RECORD: Darwin, C. R. 1947. [Unrecorded letter to A. R. Wallace [19-20 June 1867]]. Maggs Bros. Autograph letters and historical documents. Catalogue no. 765. London. F3595

REVISION HISTORY: Transcribed and edited by John van Wyhe 11.2023. RN1


Introduction by John van Wyhe

It is remarkable to find a letter from Charles Darwin to Alfred Russel Wallace still unrecorded in 2023 after so many years of interest in these two figures and decades of searching for letters. Alas it is only briefly quoted in this 1947 auction catalogue. The letter sold for just over £1. What would it be worth today? The letter is an undated A.L.S. (autograph letter signed). But there are enough clues to work out when it was sent and what it means.

            Darwin was in London staying at the home of his brother Erasmus Alvey Darwin from 17-24 June 1867. (See Darwin's 'Journal' CUL-DAR158.1-76, Emma Darwin's Diary CUL-DAR242 and Correspondence vol. 15.) On the 18th Darwin called on Wallace but he was not home. Wallace wrote to Darwin on the 19th:

"I am very sorry I was out when you called yesterday. I had just gone to the Zool. Gardens, and I met Sir C. Lyell who told me you were in Town.
If you should have time to go to Bayswater I think you would be pleased to see the collections which I have displayed there in the form of an Exhibition (though the public will not go to see it.). If you can go with any friends I should like to meet you there, if you can appoint a time." (Correspondence vol. 15)

Wallace put on an exhibition of his private collection of butterflies and bird skins from the Malay Archipelago at the premises of his brother-in-law, the photographer Thomas Sims, at 76 Westbourne Grove, Bayswater, London. Wallace described this exceptional display in his autobiography:

"In order that my scientific friends might be able to see the chief treasures which I had brought home, I displayed a series of the rarest and most beautiful of my birds and butterflies in Mr. Sims's large photographic gallery in the same manner as I had found so effective with my New Guinea collections at Ternate. The entire series of my parrots, pigeons, and paradise birds, when laid out on long tables covered with white paper, formed a display of brilliant colours, strange forms, and exquisite texture that could hardly be surpassed; and when to these were added the most curious and beautiful among the warblers, flycatchers, drongos, starlings, gapers, ground thrushes, woodpeckers, barbets, cuckoos, trogons, kingfishers, hornbills, and pheasants, the general effect of the whole, and the impression it gave of the inexhaustible variety and beauty of nature in her richest treasure houses, was far superior to that of any collection of stuffed and mounted birds I have ever seen." (Wallace 1905, 1: 404-5).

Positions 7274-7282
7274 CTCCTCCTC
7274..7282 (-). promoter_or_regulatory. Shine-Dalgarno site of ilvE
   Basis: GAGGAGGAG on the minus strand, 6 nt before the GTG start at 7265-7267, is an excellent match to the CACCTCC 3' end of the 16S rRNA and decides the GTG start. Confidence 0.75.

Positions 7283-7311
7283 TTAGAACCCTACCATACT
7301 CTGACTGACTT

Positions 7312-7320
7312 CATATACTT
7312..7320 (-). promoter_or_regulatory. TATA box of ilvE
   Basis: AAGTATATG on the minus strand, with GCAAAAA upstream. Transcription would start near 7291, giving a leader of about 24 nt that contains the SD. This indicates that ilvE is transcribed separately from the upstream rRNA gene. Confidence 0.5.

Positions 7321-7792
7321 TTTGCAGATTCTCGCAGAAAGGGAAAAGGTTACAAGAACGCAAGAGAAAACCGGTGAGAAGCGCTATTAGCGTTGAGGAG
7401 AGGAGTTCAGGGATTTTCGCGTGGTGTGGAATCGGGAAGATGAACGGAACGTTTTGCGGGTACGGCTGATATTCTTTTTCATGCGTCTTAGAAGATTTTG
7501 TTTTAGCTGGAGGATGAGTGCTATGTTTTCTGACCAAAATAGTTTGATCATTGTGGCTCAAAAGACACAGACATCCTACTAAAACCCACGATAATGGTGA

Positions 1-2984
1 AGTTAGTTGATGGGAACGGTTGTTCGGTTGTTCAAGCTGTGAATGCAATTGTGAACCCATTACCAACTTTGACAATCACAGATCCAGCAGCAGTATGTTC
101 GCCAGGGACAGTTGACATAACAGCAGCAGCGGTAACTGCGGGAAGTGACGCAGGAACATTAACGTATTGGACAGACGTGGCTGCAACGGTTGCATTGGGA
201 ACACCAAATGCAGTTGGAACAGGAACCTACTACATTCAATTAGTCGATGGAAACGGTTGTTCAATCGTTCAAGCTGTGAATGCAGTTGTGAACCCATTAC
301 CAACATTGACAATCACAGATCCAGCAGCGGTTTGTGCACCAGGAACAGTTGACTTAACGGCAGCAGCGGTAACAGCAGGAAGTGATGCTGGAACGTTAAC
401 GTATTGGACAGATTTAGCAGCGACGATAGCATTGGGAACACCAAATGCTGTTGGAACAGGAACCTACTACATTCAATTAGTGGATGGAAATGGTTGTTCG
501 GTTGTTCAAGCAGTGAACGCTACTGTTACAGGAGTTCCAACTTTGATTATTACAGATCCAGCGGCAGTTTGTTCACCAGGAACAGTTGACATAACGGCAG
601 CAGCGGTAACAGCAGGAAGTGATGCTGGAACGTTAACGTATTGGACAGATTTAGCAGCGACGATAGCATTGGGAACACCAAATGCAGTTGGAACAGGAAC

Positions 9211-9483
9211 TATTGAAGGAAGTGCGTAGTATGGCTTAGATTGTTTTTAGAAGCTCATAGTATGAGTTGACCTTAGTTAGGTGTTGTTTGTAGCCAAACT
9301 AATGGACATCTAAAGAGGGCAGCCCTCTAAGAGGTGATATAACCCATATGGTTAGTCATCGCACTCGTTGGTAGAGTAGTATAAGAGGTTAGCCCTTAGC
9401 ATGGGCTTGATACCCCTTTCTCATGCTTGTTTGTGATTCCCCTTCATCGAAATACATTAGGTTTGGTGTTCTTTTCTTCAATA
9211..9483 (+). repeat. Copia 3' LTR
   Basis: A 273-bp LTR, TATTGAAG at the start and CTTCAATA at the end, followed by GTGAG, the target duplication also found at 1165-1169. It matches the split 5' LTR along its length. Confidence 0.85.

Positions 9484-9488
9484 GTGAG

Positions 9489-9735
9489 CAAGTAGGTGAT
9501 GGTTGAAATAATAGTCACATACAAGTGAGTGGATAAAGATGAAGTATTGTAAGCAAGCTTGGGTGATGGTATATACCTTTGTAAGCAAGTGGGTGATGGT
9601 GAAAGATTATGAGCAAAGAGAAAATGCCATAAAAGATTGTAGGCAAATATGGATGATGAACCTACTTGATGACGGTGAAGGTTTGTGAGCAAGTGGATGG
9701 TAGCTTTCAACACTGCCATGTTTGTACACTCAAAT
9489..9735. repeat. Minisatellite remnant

The letter quoted in this 1947 auction catalogue was likely a reply to Wallace's letter of 19 June above. In this previously unrecorded letter, Darwin made an appointment to see Wallace but added that "I fear I shall not be able to get time to see your collection." The editors of the Correspondence suggested that Darwin and Wallace spoke on the 21st because there are notes for Descent in Darwin's papers that record information gathered from Darwin's meeting with Albert Günther at the British Museum on that day which also mention a suggestion from Wallace that the colours of tropical reef fish "are protective on account of corals but I doubt". (CUL-DAR82.B5-B6)

            Writing to Wallace on 24 June, Darwin noted "I very much enjoyed my long conversation with you; and today we return home & I to my horrid dull work correcting proof sheets. [of Variation]  | Believe me, my dear Wallace | yours very sincerely | Charles Darwin". He added a postscript: "I had arranged to go & see your collection on Saturday evening [i.e. 22 June], but my head suddenly failed after luncheon & I was forced to lie down all the rest of day." Wallace's son Herbert Spencer 'Bertie' Wallace was born on that day. Perhaps Darwin's letter to Wallace still survives somewhere in a private collection.


730 DARWIN (CHARLES, 1809-1882). Naturalist and Author

A.L.S. to "Dear Wallace." 1 3/4 pages, 8vo. London, N.D.

Making an appointment and continuing:—"I fear I shall not be able to get time to see your collection." Etc.

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Citation: John van Wyhe, ed. 2002-. The Complete Work of Charles Darwin Online. (

File last updated 3 November, 2023